It looks really different just in terms of I’m not going to be surrounded by community in the same way. Some of the annual traditions like Dyke March, for example, aren’t happening this year. But I’ve seen a lot of people coming up with creative ways (to respond). Dyke March is doing fundraising to create a mutual aid fund right now, even though they can’t physically have their annual march and rally. So yeah, I’m really proud of the ways that the queer community has organized around this moment, and been able to prioritize what’s been needed. I’ve been really impressed by the work of Brave Space Alliance on the South Side, and the ways that they’ve organized a food pantry and provided shelter to protesters. Some of the most essential needs, like having food, having shelter, having a ride home, those are the things that a lot of people are struggling with right now.

Tyrone Landingham, 29, is gay and a registered nurse in Chicago.

What does Pride Month mean to you?

For me, it’s really just freedom to express yourself, whatever that means to you. To just really let your hair down and be free.

Will it be different this year?

Absolutely, there’s usually lots of activities going on during the entire month, and now with bars being closed and party promoters not being able to host events, (those are gone). My friends from undergrad normally fly in, or I fly to them during these times. It’s somewhat of a reunion for us. We’re all living our adult lives, and we don’t always get together and hang out and celebrate one another. We kind of use these times to do that, in spaces where we can be free.

What will you be doing this year?

I’ll definitely spend time with my friends who are here. And maybe we’ll do something creative, like have a margarita contest: Who can make the best margarita? We can just get a colorful array of margaritas and have a margarita party.

Gary Chichester, 73, is a former co-chair of The Chicago LGBT Hall of Fame. He is gay.

What does Pride Month mean to you?

I go way back. I was involved in the first Pride March in 1970, and I then became president of the Chicago Gay Alliance and we basically did the first Pride Parade (the next year). My signature was on the first Streets and Sanitation permit for the parade. I’ve just seen it grow and grow over the years, and this isn’t our first pandemic. The AIDS pandemic back in the early 1980s, back then it was a death sentence; now it’s not. So it’s great to see people come out. When you see the suicide risk among (LGBTQ) kids because they feel like they’re lost, Pride is one way of showing them that they’re not the only ones in the world, and they can see people they can look up to.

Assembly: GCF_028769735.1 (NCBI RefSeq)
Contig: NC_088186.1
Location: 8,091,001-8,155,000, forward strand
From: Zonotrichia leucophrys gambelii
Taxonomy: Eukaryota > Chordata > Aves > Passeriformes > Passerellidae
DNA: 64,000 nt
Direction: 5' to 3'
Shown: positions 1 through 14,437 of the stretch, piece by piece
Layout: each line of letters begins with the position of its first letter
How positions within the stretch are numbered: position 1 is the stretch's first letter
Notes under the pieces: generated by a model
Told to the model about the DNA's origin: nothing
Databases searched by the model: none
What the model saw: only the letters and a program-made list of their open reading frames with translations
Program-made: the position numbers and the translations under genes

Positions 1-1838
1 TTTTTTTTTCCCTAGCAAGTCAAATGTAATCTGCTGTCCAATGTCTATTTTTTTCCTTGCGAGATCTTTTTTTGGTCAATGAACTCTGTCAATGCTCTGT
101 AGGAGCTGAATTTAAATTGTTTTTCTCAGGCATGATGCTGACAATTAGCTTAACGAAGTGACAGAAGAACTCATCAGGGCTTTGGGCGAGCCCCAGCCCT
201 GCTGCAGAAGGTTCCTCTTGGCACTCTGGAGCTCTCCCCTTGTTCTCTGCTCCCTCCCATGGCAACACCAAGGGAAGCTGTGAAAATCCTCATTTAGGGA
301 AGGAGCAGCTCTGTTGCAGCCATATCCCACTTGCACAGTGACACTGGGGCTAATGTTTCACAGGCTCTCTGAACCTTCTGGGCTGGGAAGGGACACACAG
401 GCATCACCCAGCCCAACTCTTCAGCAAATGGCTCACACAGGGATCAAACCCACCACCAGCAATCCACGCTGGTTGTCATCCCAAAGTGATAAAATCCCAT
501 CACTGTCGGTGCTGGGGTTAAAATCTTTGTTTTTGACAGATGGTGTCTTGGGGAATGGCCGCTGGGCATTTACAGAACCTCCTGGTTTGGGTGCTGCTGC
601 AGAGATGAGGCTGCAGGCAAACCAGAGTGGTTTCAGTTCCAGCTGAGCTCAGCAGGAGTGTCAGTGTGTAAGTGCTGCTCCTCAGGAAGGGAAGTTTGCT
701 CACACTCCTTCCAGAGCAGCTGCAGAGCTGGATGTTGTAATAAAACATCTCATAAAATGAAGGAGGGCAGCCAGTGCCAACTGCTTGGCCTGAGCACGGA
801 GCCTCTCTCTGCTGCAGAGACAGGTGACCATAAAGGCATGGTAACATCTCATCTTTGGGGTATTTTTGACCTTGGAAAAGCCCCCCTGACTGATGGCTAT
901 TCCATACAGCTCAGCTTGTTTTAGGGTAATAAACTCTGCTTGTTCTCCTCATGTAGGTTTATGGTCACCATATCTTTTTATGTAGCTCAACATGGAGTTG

Will it be different this year?

Well there are some things going on (virtually). So I’m looking forward to sitting down in my own little home, maybe with a glass of wine — maybe Champagne, who knows — and watching. Being a person of a certain age, I’ve kind of done it all. (Laughs.) I’ve celebrated Pride in New York and LA, Chicago. I’ve even found myself in Ephesus (Turkey) one year for Pride, and I had my little rainbow flag with me. I’m surprised I didn’t get arrested, but I marched down the main street in Ephesus in my own little Pride Parade. In all the thousands of years of Ephesus, I think that’s the first Pride Parade they’ve had.

What will you be doing this year?

Because I have so many images of past parades, every day in June I’m going to make a post of a favorite Pride photo, and I’m encouraging everyone to do the same thing and just take over Facebook and the various social media with images of Pride.


©2020 the Chicago Tribune

Visit the Chicago Tribune at

Distributed by Tribune Content Agency, LLC.


More from Chicago Tribune

Chicago Tribune
Chicago Tribune
image beaconimage beaconimage beacon